Ramaswami: The first part of our strategy is to focus on making things simple for the customer. The second part is to provide a platform where you can run any workload, either on-prem or in the cloud. We are a hybrid cloud platform. That means not just supporting virtual desktops. It means enabling you to very efficiently run the most mission-critical databases. The third part is providing data services for storage management. We added Nutanix Files and Nutanix Objects, which lets you tier data directly to the public cloud. We recently added disaster recovery with ransomware protection. All these things are focused so you can operate in the cloud or tier to the cloud.
Just like VMware vSAN, Nutanix software is sold through OEM deals with server makers. What portion of your business comes from Nutanix-branded hardware?
Ramaswami: When it comes to hardware, customers have a lot of choice. Recently, for example, they're able to run Nutanix on HPE servers. We have continuing relationships with Dell and with Lenovo. Increasingly, customers are making the choice -- they buy our software and run it on the hardware of their choice. Hardware sales are not [a major] part of any of our revenue anymore, at least not directly sold by Nutanix.
VMware has been selling software licenses since its start. Nutanix's software-only license is a fairly new approach. How will your experience leading VMware's cloud transition help you lead Nutanix?
Rajiv RamaswamiCEO, Nutanix
Ramaswami: Moving to a subscription model is a natural transition, not just for us, but across the entire industry. Nutanix was founded around selling a complete appliance, and now we are well along the journey of completely transforming to a subscription-based model. We have transitioned our sales force to quotas based on annual contract value, which drives better discipline and better deal economies. As we sell these contracts and drive customer adoption, renewals can be done more efficiently. We think that model will lead to solid, predictable growth and allow us to be cash-positive.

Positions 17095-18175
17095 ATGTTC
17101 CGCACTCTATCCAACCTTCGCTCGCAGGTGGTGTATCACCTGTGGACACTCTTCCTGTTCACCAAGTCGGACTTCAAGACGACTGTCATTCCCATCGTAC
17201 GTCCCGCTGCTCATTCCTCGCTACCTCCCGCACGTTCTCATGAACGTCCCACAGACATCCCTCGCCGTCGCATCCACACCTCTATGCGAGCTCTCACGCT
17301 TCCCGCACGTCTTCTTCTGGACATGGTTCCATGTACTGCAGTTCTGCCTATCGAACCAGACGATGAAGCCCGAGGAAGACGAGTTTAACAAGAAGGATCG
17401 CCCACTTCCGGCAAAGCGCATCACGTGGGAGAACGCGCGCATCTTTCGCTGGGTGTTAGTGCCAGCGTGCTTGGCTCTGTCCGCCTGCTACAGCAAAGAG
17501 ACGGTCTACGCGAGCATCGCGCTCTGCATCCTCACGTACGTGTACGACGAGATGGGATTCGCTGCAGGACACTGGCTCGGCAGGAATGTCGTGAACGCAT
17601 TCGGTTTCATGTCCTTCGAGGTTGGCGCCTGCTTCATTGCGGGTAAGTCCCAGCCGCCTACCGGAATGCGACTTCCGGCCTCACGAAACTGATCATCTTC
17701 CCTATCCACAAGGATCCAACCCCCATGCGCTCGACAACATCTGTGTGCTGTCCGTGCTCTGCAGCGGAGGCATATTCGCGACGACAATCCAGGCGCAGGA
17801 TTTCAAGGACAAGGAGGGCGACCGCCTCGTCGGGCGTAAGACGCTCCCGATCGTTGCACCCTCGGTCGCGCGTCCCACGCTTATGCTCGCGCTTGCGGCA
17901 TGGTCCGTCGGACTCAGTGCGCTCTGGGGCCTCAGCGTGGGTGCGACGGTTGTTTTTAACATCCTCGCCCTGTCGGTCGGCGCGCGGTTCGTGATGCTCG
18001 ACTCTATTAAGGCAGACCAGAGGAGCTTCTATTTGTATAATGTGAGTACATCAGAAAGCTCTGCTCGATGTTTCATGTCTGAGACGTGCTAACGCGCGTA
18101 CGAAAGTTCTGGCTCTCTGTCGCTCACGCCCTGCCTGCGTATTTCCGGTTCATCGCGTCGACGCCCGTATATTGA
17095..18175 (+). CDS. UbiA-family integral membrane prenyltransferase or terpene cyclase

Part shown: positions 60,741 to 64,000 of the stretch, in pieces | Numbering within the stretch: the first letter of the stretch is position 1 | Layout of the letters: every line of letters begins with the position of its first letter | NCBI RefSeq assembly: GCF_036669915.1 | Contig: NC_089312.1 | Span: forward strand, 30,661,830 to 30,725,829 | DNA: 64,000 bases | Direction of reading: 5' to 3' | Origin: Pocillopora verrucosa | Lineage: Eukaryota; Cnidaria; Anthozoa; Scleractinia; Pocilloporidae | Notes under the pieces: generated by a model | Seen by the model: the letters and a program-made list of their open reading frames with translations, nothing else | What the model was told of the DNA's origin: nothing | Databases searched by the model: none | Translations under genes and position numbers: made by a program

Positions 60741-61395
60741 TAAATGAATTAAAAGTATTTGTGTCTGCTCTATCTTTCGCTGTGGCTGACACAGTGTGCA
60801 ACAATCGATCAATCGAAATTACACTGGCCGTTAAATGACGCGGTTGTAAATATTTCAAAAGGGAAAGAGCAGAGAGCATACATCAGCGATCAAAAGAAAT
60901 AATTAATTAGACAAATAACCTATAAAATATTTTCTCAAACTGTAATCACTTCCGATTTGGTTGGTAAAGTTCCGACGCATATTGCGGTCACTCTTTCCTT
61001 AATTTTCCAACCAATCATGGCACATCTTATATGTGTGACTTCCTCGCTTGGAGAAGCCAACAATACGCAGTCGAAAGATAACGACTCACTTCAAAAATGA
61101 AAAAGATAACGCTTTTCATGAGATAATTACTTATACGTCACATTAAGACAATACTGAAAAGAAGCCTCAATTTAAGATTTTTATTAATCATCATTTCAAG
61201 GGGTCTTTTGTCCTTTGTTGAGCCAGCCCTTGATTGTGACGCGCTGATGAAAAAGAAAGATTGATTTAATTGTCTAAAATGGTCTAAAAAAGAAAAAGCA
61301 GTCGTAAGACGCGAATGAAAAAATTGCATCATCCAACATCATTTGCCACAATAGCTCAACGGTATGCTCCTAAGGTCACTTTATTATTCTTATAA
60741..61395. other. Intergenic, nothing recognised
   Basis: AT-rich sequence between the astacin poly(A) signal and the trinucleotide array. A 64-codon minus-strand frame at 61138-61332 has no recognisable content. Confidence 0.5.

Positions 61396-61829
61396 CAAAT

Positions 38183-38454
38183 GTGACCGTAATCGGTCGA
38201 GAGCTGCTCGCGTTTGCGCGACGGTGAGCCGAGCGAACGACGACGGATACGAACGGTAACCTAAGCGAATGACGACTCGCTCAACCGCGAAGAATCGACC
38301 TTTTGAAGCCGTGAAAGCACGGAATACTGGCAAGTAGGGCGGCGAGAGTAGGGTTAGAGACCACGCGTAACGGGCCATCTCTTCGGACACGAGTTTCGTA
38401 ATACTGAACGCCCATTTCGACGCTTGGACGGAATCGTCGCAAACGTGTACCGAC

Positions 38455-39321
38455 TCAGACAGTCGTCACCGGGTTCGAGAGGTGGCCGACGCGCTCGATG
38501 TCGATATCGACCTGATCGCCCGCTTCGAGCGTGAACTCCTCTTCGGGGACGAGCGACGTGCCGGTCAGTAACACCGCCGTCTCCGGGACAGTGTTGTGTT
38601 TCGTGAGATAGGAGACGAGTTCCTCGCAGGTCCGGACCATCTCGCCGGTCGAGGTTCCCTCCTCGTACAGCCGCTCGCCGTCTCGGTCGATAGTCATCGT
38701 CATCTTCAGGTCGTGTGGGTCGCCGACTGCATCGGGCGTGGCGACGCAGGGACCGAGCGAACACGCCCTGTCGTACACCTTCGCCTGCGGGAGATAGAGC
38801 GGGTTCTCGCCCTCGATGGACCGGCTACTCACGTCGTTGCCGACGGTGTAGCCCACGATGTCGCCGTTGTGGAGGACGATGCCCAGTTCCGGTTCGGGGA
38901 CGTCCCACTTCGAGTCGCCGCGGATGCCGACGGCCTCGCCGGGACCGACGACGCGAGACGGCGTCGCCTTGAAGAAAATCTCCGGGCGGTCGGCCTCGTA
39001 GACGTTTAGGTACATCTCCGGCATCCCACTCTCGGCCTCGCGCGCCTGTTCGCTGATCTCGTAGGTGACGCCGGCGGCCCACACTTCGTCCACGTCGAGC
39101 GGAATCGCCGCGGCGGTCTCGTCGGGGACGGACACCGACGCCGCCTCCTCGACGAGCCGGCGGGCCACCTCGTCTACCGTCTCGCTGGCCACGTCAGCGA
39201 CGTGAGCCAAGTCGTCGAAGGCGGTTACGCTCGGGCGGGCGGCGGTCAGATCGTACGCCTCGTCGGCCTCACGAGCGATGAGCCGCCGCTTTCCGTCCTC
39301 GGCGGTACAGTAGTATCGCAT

Like other startups, Nutanix tends to burn through cash as it plows money into research and development. Bain Capital Private Equity provided $750 million to Nutanix to fund growth last year. Does the Bain financing come with strings attached? How concerned are you that Bain may use its financial leverage to suggest budget cuts?
Ramaswami: Not at all. Actually, it's quite the opposite. Bain is very committed to driving growth for us. They look at this as an investment in a growth company and they see the opportunities we have to drive growth with our subscription model, which we think will automatically drive profitability over time.
How soon do you expect to show a positive cash flow and/or profit?
Ramaswami: We have told our investors that we will lay out a model by June 22 of a timeline for profitability. We are in the process of still building that model, predicated on our software subscription. The other thing I will say is that we are not just a storage company. We consider ourselves a cloud platform company. Object storage is a key component, but not the only component. Our fundamental is around bringing compute, storage, networking, management and operations delivered a complete stack that is available both on premises and in the public cloud.